All organisations have had to evolve following the impact of the global pandemic, but what has impressed me about SYSTRA is the extent of our commitment to hybrid working and how this has been implemented. There is flexibility to adapt to the strains of family life – the school run can be accommodated if needed for example. The way the Board has reacted to the cost-of-living crisis in recent years is also appreciated. It also helps that I work in a team of great people, so logging on in the morning or coming into the office never feels like a chore.

With such power in diversity, what unique perspective do you bring to the table?

Now that’s a question… I like to think that I bring a reasoned, level-headed perspective to projects and/or management decisions. I like to weigh up each option or try to see the viewpoint from each side – obviously a decision needs to be made quickly in some situations so it’s an adaptive process!

Where is the place that has inspired you the most?

For me, it’s more the method of transport than a place itself that inspires me! I get a feeling of amazement every time I step on a plane. I know the theory and the science behind it, but the fact that metal tubes are flying through the sky in a safe way just amazes me! The design and manufacture of the plane itself is complicated – the team must work closely considering all aspects of use, with safety obviously being paramount. Then there is air traffic control, which is an example of how many countries around the world can work together.

What does true sustainability really mean to you?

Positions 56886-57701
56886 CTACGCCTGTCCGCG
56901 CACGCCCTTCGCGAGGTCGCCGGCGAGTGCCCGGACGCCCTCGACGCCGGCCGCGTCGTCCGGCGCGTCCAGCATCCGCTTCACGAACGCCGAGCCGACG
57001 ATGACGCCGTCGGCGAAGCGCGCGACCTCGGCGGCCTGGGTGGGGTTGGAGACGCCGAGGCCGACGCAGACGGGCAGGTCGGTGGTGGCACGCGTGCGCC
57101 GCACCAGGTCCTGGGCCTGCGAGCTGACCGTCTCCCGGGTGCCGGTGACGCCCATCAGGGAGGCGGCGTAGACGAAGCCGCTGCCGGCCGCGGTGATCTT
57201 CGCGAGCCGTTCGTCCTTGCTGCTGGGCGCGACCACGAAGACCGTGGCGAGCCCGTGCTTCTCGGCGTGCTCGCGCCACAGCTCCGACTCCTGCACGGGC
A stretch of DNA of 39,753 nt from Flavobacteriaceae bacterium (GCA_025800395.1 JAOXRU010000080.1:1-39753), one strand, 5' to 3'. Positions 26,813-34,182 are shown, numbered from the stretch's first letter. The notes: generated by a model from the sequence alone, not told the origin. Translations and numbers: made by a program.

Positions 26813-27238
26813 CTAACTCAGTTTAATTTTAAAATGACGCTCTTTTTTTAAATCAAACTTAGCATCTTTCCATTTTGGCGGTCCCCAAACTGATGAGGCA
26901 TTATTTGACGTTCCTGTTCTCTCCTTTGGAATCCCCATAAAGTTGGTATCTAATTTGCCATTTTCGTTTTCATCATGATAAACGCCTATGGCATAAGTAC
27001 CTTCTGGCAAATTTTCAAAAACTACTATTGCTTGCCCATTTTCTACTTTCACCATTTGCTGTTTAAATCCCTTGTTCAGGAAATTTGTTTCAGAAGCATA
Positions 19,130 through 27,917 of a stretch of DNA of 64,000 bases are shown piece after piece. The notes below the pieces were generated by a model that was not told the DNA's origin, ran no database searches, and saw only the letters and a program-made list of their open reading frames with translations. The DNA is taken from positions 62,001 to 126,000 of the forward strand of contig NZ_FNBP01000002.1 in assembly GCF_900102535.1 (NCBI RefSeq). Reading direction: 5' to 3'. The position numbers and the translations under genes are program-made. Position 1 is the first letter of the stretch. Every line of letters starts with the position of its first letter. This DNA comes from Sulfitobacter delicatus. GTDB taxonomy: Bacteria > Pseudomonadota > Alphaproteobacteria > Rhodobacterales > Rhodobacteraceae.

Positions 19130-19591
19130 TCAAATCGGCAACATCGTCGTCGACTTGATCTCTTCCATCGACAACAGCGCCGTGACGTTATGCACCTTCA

I think more emphasis needs to be given to the true ‘cradle to grave’ analysis of products and transport. Where do the materials come from? How are they manufactured? What is the expected life cycle and how does this compare with regular manufacturing for replacement products? Renewable energy is a large part of it, but it’s still a growing industry that needs to be pushed forward, particularly in new house builds.

What would a green future look like?

A combination of solutions – there’s no silver bullet to solve our current problems. We can all do our bit on a personal level, but that can be dwarfed by the effects of industry on a global scale (both on an emissions and ethics basis). And of course, some countries pay more attention to legislation than others, so I believe it really needs a global approach.

How do you look after your wellbeing outside of work?

Family life tends to keep me busy, but I try to make time to look after myself too. I like to run and generally stay active, and I find that coaching my son’s rugby team helps to take my mind off work. As a Level Crossings team, we were recently lucky enough to attend a wellbeing afternoon at a local yoga retreat where we experienced the extensive benefits of yoga and a healthy lunch!

If you could spend your lunchbreak with someone you really admire, who would you choose?

From a non-work perspective, I would go for Leslie Nielson from Police Squad, Airplane and Naked Gun fame – mainly because I found him hilarious growing up! His deadpan delivery and comic timing were second to none.

If you had to pick, which mode of transport would you use for the rest of your life?

It would have to be the car – ideally electric for sustainability reasons, although the charging infrastructure needs to develop in line with demand… but maybe something more interesting for the weekends!